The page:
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Andy Warhol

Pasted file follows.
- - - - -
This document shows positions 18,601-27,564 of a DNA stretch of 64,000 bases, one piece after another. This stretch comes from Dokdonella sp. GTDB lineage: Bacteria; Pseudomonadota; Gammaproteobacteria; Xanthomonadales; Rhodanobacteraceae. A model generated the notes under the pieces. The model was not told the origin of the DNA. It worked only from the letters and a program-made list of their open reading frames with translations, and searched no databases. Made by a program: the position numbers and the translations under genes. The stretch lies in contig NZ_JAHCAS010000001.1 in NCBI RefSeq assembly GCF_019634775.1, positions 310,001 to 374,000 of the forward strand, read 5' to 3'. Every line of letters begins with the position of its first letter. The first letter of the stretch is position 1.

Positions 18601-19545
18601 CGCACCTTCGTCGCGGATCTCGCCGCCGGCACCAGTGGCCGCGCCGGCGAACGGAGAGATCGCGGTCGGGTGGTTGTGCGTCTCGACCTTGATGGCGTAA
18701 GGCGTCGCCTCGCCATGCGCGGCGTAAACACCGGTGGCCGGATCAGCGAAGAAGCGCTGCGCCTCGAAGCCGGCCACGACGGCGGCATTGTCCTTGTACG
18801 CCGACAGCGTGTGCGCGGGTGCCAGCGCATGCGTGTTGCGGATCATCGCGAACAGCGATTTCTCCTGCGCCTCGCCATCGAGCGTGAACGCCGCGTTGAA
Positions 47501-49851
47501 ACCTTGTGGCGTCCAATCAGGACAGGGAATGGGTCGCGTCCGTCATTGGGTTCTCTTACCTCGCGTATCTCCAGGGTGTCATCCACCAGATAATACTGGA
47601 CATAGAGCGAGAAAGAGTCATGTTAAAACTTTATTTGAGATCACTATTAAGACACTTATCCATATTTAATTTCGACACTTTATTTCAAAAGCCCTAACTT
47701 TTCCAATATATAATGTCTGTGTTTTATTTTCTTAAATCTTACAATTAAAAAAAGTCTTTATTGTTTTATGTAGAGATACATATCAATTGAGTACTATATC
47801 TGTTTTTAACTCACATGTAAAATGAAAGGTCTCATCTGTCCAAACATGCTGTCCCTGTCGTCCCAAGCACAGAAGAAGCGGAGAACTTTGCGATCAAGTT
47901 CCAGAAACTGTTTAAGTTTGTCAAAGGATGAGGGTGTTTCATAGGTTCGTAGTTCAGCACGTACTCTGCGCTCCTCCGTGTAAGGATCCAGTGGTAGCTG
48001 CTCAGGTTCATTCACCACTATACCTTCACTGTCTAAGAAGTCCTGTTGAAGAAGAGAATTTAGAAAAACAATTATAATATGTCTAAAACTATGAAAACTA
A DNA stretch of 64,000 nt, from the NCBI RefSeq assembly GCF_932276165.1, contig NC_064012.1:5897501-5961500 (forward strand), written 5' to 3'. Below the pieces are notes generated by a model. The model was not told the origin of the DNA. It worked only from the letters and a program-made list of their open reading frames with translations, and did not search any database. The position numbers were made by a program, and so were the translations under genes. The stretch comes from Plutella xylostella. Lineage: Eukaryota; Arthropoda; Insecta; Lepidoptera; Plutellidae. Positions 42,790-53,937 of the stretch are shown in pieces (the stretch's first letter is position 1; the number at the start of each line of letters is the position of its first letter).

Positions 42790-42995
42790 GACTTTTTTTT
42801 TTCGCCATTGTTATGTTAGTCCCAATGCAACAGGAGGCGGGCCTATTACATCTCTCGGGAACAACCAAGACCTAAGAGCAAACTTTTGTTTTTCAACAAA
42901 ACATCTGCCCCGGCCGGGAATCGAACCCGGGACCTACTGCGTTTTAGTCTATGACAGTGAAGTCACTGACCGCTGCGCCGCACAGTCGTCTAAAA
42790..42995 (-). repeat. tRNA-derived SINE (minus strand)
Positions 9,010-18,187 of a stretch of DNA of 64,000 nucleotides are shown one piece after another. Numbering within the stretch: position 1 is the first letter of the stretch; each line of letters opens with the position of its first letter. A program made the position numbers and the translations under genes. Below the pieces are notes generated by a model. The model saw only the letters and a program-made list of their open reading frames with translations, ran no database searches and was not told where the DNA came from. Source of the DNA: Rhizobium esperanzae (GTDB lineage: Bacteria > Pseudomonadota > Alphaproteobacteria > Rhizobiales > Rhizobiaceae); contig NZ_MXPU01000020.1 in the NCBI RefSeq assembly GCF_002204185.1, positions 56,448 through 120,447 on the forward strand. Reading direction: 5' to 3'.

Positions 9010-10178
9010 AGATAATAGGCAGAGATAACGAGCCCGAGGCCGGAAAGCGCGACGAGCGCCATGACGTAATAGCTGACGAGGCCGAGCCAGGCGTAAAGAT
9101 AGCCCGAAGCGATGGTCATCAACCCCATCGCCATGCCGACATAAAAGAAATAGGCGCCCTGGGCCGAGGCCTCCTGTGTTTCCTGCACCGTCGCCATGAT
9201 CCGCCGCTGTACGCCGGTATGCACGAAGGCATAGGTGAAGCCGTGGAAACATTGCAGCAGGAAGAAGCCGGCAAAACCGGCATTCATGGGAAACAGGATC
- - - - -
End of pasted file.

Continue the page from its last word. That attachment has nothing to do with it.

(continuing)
It is rare for an artist to become a celebrity, but Andy Warhol experienced much more than his fifteen minutes of fame, and became an icon of his generation. Warhol was involved in many artistic fields such as painting, filmmaking and photography, but nevertheless was a businessman, social connoisseur and self-promoter. He was a major contributor to the Pop art movement, a period when mainstream objects, such as comic strips, advertisements and celebrity photos, were incorporated into many works. Warhols Campbell Soup series and later his celebrity series are some of the most well known works of pop art, that are still referenced in print and advertising today. However, not all of his works dealt with intriguing celebrities or mainstream advertising. Few people are familiar with Warhols darker side, evident in his Disaster paintings, a period in which such tragedy as, car accidents, suicide and capital punishment captured Warhols interest. These morbid works differ from his Pop Art masterpieces, and are crucial in understanding Warhols overall body of work. Warhol graduated from the Carnegie Institute of Technology in 1949, with a degree in pictorial design. He then went to New York City to work as a commercial illustrator, and later began painting towards the late 1950s. His work did not gain notoriety until around 1962 when his Campbell soup prints and Marilyn Monroe painting gained respect in the art world. However this period was a tumultuous time in Warhols life. He was not yet a celebrity, and had his coming out as a homosexual, while at the same time the effects of the Vietnam conflict were felt across the country. These conflicting emotions can be seen many Warhols paintings, but later served as a catalyst for his Disaster paintings. In the early 1960s capital punishment became a powerful political issue. Warhol aimed to capture the feeling of an execution in his Death and Disaster masterpiece, Electric Chair. In it we see the...

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